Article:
The Bottom Line: How Much Loan Money?
Uncle Sam's pot of money for higher education isn't limitless, and neither is a student's ability to borrow from it. There are limits on loan amounts for each year of school and for a student's entire education. Some people borrow a combination of subsidized and unsubsidized loans; there are limits on the combined total. The FAFSA considers any scholarships, grants and expected family contributions and balances that money against the cost of the school when setting loan amounts.
With Federal Perkins Loans, based on need, undergraduates may be allowed to borrow up to $5,000 a year, with a maximum of $27,000 as an undergraduate. Graduate students may be allowed to borrow up to $8,000 a year, with a cap of $60,000 for undergraduate and graduate loans combined.
When you're dealing with subsidized and unsubsidized federal Stafford Loans, the amount students can borrow varies by year in school. The amount also is dictated by whether a student is considered a dependent or an independent student when filling out the FAFSA. Most traditionally aged college students will be considered dependents, so their parents' finances are included on the FAFSA. Specific conditions such as being older, being a veteran, being married, supporting children and pursuing advanced degrees can qualify a student for independent status so that the parents' income is not included [source: Stafford]. If parents can't take advantage of the federal loan designed for them --the PLUS loans -- then their children are treated as independent students.
Here's how much you can borrow in Stafford Loans:
- First year in school, dependent student: The maximum is $5,500 for the first year. Only $3,500 can be in subsidized loans.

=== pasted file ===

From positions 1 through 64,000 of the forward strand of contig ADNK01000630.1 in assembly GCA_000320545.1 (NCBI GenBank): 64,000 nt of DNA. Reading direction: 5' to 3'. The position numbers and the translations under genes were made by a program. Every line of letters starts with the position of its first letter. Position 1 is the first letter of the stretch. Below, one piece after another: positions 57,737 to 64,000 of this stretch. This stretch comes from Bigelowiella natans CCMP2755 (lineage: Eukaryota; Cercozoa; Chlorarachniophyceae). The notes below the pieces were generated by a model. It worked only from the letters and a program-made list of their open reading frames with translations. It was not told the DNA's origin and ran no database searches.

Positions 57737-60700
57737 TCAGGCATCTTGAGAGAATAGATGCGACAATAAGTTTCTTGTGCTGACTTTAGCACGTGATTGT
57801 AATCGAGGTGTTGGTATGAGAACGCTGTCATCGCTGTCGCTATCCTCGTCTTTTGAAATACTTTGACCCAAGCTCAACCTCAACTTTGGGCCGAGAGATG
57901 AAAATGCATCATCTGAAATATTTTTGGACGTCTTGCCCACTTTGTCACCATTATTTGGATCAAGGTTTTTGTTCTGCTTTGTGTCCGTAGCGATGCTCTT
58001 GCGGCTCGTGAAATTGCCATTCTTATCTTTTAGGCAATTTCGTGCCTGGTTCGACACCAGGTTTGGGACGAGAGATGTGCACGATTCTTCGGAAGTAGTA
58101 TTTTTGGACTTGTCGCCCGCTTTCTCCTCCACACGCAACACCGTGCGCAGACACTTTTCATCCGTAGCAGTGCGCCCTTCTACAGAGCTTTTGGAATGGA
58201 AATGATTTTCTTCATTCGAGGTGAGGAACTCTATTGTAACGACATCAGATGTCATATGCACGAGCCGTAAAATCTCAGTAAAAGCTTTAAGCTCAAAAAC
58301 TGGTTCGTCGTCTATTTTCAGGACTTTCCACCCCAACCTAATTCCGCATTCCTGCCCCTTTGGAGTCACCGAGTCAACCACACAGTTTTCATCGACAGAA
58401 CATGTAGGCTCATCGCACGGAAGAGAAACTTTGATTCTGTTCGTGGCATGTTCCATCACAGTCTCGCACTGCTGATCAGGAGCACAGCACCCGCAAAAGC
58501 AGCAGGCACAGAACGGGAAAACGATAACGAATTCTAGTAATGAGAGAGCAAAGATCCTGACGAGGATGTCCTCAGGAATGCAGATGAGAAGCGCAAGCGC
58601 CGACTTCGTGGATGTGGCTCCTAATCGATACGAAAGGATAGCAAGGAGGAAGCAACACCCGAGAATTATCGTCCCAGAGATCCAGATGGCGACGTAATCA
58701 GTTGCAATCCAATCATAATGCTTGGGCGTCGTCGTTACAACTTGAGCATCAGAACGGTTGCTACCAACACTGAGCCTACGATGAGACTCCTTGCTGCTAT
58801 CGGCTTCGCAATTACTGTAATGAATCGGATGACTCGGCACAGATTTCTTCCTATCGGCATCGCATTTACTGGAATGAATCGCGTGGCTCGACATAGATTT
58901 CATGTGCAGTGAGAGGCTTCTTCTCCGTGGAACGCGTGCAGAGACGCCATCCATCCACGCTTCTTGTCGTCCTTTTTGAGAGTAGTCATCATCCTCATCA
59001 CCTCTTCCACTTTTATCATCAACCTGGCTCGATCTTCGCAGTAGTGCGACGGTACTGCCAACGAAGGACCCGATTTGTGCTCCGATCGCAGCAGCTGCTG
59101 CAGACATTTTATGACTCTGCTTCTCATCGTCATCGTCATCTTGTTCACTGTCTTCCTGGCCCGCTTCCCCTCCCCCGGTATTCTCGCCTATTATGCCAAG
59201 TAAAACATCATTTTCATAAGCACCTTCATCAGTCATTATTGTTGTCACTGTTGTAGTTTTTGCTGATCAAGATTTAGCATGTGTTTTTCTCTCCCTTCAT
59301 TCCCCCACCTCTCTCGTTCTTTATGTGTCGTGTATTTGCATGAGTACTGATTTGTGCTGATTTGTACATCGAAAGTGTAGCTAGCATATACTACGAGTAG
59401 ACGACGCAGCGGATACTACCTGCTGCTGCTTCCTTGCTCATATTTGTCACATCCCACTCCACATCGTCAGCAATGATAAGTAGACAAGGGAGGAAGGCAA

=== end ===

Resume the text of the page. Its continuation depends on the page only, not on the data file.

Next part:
- First year in school, independent student: Maximum is $9,500, with only $3,500 in subsidized loans
- Second year, dependent student: Maximum $6,500; no more than $4,500 in subsidized loans.
- Second year, independent student: Maximum $10,500; no more than $4,500 in subsidized loans.
- Third year and beyond, dependent student: Maximum $7,500; no more than $5,500 in subsidized loans.
- Third year and beyond, independent student: Maximum $12,500; no more than $5,500 in subsidized loans.
- Graduate and professional-degree students: Maximum $20,500 a year; no more than $8,500 in subsidized loans.
The maximum in total loans allowed at graduation are:
- Dependent undergraduate student: $31,000. A total of $23,000 can be subsidized.
- Independent undergraduate student: $57,000, with a total of $23,000 subsidized.
- Graduate or professional degree student: $138,500, including the total of undergraduate loans. A total of $65,500 can be subsidized [source: StudentAid].
For many students, federal loans, subsidized and/or unsubsidized can make getting an education possible.
Read the next page for a few other things to keep in mind.